culture is a female strategy, so that the multivocal and defocalized narrative
of magical realism, which bridges the diverse worlds of realism and fantasy,
is double-voiced in the way that female voices have been, integrating both
a dominant and a muted mode in a given text. However, like surrealism,
magical realism also perpetuates some of patriarchal cultures stereotypes,
using female bodies as a bridge to the beyond, for instance. Because of the
importance of these gender issues, in Chapter I investigate whether it is
possible to discern the presence of a female voice in magical realism. In addition

to considering novels by women, I also investigate the use of women


as narrative enablers in the texts of male magical realists. (Faris 2004: 4)
Faris identifica cinco caracteristicas del realism magico: First, the
text contains an irreducible element of magic; second, the descriptions in
magical realism detail a strong presence of the phenomenal world; third, the
reader may experience some unsettling doubts in the effort to reconcile two
contradictory understandings of events; fourth, the narrative merges different
realms; and, finally, magical realism disturbs received ideas about time,
space, and identity. (Faris 2004: 4)
1. The irreducible element is something we cannot explain according to
the laws of the universe as they have been formulated in Western empirically
based discourse, that is, according to logic, familiar knowledge, or received
belief, as David Young and Keith Hollaman describe it. 1 erefore,
the reader has difficulty marshaling evidence to settle questions about the
status of events and characters in such fictions. (Faris 2004: 7)
implied author : suspends conventional norms of reason and logic and therefore
the reader has to do the same (Faris 2004: 8)
como los eventos maravillosos, magicos suceden al mismo tiempo como los
elementos reales, posibles, esto significa que al nivelo del texto esas cosas
realmente suceden (Faris 2004: 8), pero lo magico no es tatalmente absorto por
su realismo porque al mismo tiempo los personajes no estan choqueadas por lo
magico In short, the magic in these
texts refuses to be entirely assimilated into their realism; it does not brutally
shock but neither does it melt away, so that it is like a grain of sand in the oyster
of that realism. (Faris 2004: 8)
In the light of disruptions of cause and effect and irreducible elements of
magic recounted with little or no comment, in conjunction with accounts
of extraordinary but actual phenomena and events, the real as we know it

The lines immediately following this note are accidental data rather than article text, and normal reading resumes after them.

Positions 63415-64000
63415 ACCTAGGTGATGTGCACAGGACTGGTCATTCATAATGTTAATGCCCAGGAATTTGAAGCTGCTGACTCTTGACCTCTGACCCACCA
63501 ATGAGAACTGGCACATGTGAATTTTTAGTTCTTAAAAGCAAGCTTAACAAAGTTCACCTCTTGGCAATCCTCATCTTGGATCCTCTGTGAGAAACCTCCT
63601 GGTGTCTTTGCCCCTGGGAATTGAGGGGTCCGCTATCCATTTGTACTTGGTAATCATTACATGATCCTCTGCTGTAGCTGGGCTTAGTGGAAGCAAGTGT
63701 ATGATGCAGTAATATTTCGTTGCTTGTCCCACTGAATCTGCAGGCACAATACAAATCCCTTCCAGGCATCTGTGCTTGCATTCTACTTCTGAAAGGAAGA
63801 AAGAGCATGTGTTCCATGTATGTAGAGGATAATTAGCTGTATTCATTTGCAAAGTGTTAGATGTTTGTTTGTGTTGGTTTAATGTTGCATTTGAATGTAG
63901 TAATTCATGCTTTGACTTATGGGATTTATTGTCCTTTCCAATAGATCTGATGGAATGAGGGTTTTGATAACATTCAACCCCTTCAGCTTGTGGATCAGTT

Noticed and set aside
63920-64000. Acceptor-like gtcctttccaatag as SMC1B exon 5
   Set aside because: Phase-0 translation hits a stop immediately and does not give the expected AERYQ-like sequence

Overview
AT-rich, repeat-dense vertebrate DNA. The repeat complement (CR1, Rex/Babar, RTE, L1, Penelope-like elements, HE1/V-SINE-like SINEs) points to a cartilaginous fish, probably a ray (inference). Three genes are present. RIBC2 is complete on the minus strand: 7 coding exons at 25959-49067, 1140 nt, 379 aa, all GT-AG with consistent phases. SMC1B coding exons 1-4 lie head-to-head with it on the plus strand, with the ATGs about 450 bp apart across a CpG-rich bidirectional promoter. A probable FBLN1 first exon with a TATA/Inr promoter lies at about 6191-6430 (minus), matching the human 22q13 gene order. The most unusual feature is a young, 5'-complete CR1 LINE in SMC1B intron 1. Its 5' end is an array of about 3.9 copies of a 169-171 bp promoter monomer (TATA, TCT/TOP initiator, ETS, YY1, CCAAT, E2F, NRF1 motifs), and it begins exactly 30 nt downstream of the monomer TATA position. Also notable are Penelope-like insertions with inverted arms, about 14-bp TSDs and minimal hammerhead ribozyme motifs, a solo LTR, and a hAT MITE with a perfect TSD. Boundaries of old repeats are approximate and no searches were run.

may seem amazing or even ridiculous.13 As Erik Camayd-Freixas expresses
it, summarizing the thesis of Irlemar Chiampi, magical realism contains the
coexistence of the natural and the supernatural in a narrative that presents
them in a nondisjunctive way, in which the natural appears strange, and the
supernatural pedestrian. (Faris 2004: 11): interchange between natural and
supernatural
2. A second characteristic of magical realism is that its descriptions detail a
strong presence of the phenomenal world. is is the realism in magical
realism, distinguishing it from much fantasy and allegory. It appears in several
ways. Realistic descriptions create a fictional world that resembles the
one we live in, often by extensive use of detail. On one hand, this attention
to sensory detail continues and renews the realistic tradition. On the other
hand, in addition to including magical events (such as Beloveds appearances
and Frances Phelans conversations with the dead) or phenomena (such as
Melquadess manuscript, Saleems transmitting and receiving radio head,
and Grenouilles nose), magical realist fiction includes intriguing magical
details. Because these magical details represent a clear departure from realism,
detail is freed from a traditionally mimetic role to a greater extent than
it has been before. (Faris 2004: 12
If we focus on reference rather than on description, we may witness
idiosyncratic recreations of historical events, but events grounded firmly in

historical realities, often alternate versions of officially sanctioned accounts. 24


is grounding in history grows out of realisms frequent embedding of random
persons and events in the general course of contemporary history, as
Erich Auerbach expressed it. (Faris 2004 15)
Historical anchoring is well demonstrated in what John Foster calls felt
history, whereby a character experiences historical forces bodily: Anna Karenina,
for instance, is crushed by a train, which in this context represents
European modernizing forces in Russia (Faris 2004: 16) sa vad daca gasesc ceva)
3. A third quality of magical realism is that before categorizing the irreducible
element as irreducible, the reader may hesitate between two contradictory
understandings of events, and hence experience some unsettling doubts. e
question of belief is central here, this hesitation frequently stemming from the
implicit clash of cultural systems within the narrative, which moves toward
belief in extrasensory phenomena but narrates from the post-Enlightenment
perspective and in the realistic mode that traditionally exclude them. Faris 2004:
17)
We hesitate on three accounts, most important, because we wonder whether
the events the novel narrates are possible and therefore could be true. at
initial hesitation increases the intensity of the two other, more pragmatic,
speculations about whether Garca Mrquez actually witnessed the phenomenon,
and whether the introduction is fact or fiction. With Aura, we
hesitate at first and then begin to comprehend slowly, because the details of
Felipe Monteros transformation into General Llorente are given camouflaged
and piecemeal, so that the awareness of the transformation dawns on the